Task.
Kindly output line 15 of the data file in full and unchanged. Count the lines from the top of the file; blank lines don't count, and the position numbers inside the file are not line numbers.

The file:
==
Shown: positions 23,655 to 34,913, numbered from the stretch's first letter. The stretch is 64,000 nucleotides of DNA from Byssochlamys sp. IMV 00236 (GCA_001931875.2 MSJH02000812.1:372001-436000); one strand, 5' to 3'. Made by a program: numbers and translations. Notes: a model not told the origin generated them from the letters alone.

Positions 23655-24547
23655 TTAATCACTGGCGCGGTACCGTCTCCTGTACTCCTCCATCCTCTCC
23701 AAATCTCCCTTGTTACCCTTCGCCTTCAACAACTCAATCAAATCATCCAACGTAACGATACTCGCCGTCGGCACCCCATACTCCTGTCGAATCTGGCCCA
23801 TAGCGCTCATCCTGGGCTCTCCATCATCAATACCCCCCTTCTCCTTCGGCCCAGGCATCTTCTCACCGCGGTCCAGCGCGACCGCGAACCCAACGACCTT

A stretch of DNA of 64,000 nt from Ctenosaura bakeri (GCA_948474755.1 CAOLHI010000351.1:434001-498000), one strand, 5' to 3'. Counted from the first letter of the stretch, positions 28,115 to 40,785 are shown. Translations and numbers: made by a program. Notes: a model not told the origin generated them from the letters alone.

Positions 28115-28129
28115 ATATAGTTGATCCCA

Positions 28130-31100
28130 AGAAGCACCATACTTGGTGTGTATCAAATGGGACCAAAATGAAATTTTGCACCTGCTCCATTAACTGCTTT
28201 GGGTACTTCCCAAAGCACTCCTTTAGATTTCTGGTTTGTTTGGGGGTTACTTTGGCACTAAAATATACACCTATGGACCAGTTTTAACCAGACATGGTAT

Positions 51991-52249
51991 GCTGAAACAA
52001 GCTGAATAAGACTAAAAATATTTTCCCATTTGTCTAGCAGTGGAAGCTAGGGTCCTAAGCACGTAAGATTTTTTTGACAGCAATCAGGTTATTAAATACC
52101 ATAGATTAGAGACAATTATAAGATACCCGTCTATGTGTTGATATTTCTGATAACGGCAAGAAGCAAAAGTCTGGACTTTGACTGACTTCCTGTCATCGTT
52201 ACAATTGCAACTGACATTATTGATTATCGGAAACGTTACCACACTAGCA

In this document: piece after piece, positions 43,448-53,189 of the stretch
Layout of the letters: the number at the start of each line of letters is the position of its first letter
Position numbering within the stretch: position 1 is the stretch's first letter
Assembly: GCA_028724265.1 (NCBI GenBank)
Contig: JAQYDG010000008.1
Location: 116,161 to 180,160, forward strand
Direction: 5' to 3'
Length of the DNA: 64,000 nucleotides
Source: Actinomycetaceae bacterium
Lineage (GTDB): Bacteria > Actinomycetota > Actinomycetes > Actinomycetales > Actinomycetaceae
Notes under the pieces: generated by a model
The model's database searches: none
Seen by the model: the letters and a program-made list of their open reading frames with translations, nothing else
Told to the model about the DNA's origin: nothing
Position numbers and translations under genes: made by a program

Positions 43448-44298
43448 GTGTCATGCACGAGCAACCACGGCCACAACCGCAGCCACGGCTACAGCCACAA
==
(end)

52101 ATAGATTAGAGACAATTATAAGATACCCGTCTATGTGTTGATATTTCTGATAACGGCAAGAAGCAAAAGTCTGGACTTTGACTGACTTCCTGTCATCGTT